Over the last couple of weeks we’ve covered a lot of the basics of Ember. Whilst we haven’t went into too much depth in any one area, hopefully you should now have a general understanding of the core characteristics of the framework and how it fundamentally works.
One thing we haven’t touched upon in testing. Testing is an extremely important tool in any modern developer’s tool belt.
However, testing is difficult to pick up when you only read about it in abstract tutorials.
Originally I had a couple of posts that went through the various techniques of testing an Ember application.
However, when I reread those articles back, it felt like there was a big piece missing.
So instead of showing you “how to write unit tests in Ember” or “how to write acceptance tests in Ember”, we’re going to actually create an application using Test Driven Development.
I think seeing Test Driven Development in action is a lot more valuable than knowing the syntax of writing tests. It’s not what you write that is important, it’s the conceptional value of the tests that we’re looking for.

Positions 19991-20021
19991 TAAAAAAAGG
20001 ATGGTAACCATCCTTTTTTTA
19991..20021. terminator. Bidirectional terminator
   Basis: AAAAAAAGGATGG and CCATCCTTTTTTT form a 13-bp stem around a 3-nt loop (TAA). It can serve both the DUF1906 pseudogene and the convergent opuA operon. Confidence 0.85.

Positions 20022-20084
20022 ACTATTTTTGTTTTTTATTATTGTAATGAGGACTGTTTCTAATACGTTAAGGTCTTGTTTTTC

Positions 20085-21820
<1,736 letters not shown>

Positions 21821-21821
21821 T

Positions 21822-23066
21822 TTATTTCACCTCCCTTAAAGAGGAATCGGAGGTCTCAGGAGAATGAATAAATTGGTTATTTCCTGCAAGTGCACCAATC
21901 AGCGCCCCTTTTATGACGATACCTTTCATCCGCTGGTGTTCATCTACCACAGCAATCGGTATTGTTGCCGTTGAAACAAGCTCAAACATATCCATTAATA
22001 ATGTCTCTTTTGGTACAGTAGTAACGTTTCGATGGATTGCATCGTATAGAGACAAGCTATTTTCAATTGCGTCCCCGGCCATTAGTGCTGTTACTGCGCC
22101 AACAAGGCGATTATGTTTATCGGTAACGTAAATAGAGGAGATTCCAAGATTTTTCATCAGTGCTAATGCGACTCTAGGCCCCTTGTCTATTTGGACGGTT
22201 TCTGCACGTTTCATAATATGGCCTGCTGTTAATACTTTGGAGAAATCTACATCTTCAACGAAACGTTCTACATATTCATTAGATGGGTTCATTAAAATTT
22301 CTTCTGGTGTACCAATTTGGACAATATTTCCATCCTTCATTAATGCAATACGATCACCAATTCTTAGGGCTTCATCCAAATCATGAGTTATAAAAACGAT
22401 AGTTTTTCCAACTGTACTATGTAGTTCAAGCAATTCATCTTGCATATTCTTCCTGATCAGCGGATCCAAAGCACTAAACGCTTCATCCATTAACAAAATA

So in today’s tutorial we’re going to go back over the basics of creating a new Ember application as a foundation to what is coming over the next couple of weeks.
To create a new Ember application we’re going to need Ember CLI. Ember CLI is a command line utility that ties together everything you will need to create Ember applications.
Don’t worry if you’re not used to using the Command Line, I promise using Ember CLI will make your life easier, not harder.
As with all installation type tutorials I write on Culttt, I’m using OS X as my operating system. The following commands should be pretty easy to translate to *nix operating systems, however, if you’re using Windows, sorry but you’re on your own!
To install Node I’m going to use Homebrew: